On Business / 28 Feb 2014
The Sales Life Cycle


The sales life-cycle is the way in which marketers describe potential customers’ interaction with your business, from the moment they think they want your service or product, to the time they are sitting in their home or officer enjoying it.
The decision to buy – and then buy again – is not random. By thinking about how it operates you will significantly improve the way your business operates.
The sales life-cycle is divided into four headings:
After Sales
I once worked in a sales team with one of the most mercurial salesmen I have ever met. He was utterly charming but infuriating in every way, quite apart from his charm, good looks, solid 6 foot frame and deep blue eyes, he had usually wrapped up his sales targets by Wednesday afternoon of the first week and spent the rest of the month playing golf. In spite of the sales manger’s best efforts to stack the game against him, he always won the monthly sales incentives as well.
However, when he started his own business, in spite of initial gains driven by his own energy and unstoppable sales performance, the business was never a success. A team of centre-forwards (offense, for my American cousins!) will never win matches. Somebody somewhere has to do some thinking. What businesses need is long-term and sustainable growth. In short customers not sales and the first step towards achieving this is to take a long hard look at just what happens between a potential customers first contact, their decision to buy, the purchase itself and, most importantly, what happens after they have bought. This is called the Sales Life Cycle.
The first thing you need to know is that people buy things, not because they need them but , because they want them. (OK there are some exceptions – but work with me! see why people buy). The ultimate over-heard conversation for some whose marketed their product well might run something like this:
‘Hi Sam, nice Jacket. How much?’
‘No idea – I just HAD to have it.’
The purpose of generating this kind of level of desire is the purpose behind all marketing – to drive price down the decision making ladder to a point where it disappears completely.
So – the first step in the sales life-cycle is to look at everything you’re doing pre-sale to generate this desire. Stress the benefits of your product or service and explain how it will solve problems. Whether your in the real or virtual world, create an environment where people are relaxed and comfortable. Remember, as they approach you they are doing so with their hard earned money, woo them and make them feel special; it might be the only time in their day when this happens.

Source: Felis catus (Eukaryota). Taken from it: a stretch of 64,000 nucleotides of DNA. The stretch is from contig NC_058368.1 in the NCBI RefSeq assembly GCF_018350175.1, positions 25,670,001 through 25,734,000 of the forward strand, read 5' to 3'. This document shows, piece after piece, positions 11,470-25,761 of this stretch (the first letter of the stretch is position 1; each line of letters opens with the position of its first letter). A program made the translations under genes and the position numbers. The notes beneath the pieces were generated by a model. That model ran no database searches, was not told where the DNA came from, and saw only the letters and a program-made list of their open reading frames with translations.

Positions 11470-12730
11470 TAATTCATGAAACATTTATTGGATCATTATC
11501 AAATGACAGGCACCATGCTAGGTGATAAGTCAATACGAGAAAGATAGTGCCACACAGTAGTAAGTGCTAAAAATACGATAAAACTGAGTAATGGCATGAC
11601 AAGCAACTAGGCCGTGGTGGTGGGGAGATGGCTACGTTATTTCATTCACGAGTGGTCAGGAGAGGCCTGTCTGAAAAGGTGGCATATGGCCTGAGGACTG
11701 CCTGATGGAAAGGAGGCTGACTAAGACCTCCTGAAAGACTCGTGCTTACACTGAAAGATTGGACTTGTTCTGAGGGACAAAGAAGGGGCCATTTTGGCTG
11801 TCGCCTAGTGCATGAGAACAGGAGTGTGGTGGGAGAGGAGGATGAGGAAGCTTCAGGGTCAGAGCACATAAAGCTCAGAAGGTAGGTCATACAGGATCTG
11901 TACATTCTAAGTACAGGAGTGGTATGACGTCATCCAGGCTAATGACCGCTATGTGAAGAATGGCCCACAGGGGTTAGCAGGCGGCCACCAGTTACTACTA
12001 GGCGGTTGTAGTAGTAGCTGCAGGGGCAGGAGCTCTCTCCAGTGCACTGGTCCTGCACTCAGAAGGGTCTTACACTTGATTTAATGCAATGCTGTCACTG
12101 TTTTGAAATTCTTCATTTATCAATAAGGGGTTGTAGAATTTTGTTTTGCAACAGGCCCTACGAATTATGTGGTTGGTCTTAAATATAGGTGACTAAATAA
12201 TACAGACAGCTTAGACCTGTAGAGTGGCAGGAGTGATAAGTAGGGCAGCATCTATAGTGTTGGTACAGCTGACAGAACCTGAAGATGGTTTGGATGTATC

Once a customer has decided to buy, the biggest mistake made by some many businesses, large and small, is that its so often not easy to actually make the purchase. The buying decision is often a marginal one, perhaps there is only a few pence in it between you and the competition – don’t jeopardise that decision by putting up barriers to sales. The internet is especially bad for this. I have a client who has a internet business who told me that his enquiry to conversion rate was about 1 in 60 and that the ratio of ‘baskets generated’ to actual sales was about 1 in 15. This would be the equivalent of 15 people taking a basket to the counter in a shop and then 14 of them walking away! We looked at the site and found 12 different reasons why buying was just too darn complicated. Make buying easy and offer as many ways as possible to do it.
Your attitude to your customer after the till has rung can determine whether they will ever come back. Everything from the packaging to the assembly or usage instructions is a crucial part of the post-sale.
How well we all know the infuriation to have to wait in all day to receive goods from a company with whom we have just spent a good deal of money. Treating customers in this way can really take the shine off a new relationship. As with everything – make your business run for your customers and not the other way round.
Psychologists know so much about after-sales that they even have a physcologist’s phrase for it: cognitive dissonance. This describes the anxiety that most of us feel after we have made a decision – especially a buying decision. The anxiety rises proportional to the amount we have spent.
This is the moment to reassure. A contact made with a customer ‘after-sale’ can be one of the most important contacts you make.
I am always amazed at how few businesses have an institutionalised after-sales policy. Never underestimate the power of a post-sale phone call. Ask how your customer got on. Did the product or service come up to their expectations? Are they happy? Can you help with anything else.
We all know the stories about how fast bad news travels but its a proven fact that the happiest customer is the one who was experiencing a problem only to have it solved. If you do not have an after-sales policy you will never know how your product works in the market and there’s little prospect of improving it.
1. Summarize the product’s benefits after the purchase.
2. Repeat why the product is better than the alternatives.
3. Emphasize how satisfied the customer will be.
4. Provide toll free telephone numbers to encourage communication.
5. Offer liberalized return and refund policies.
6. Engage in staff training to handle complaints.
7. Implement a follow-up program.

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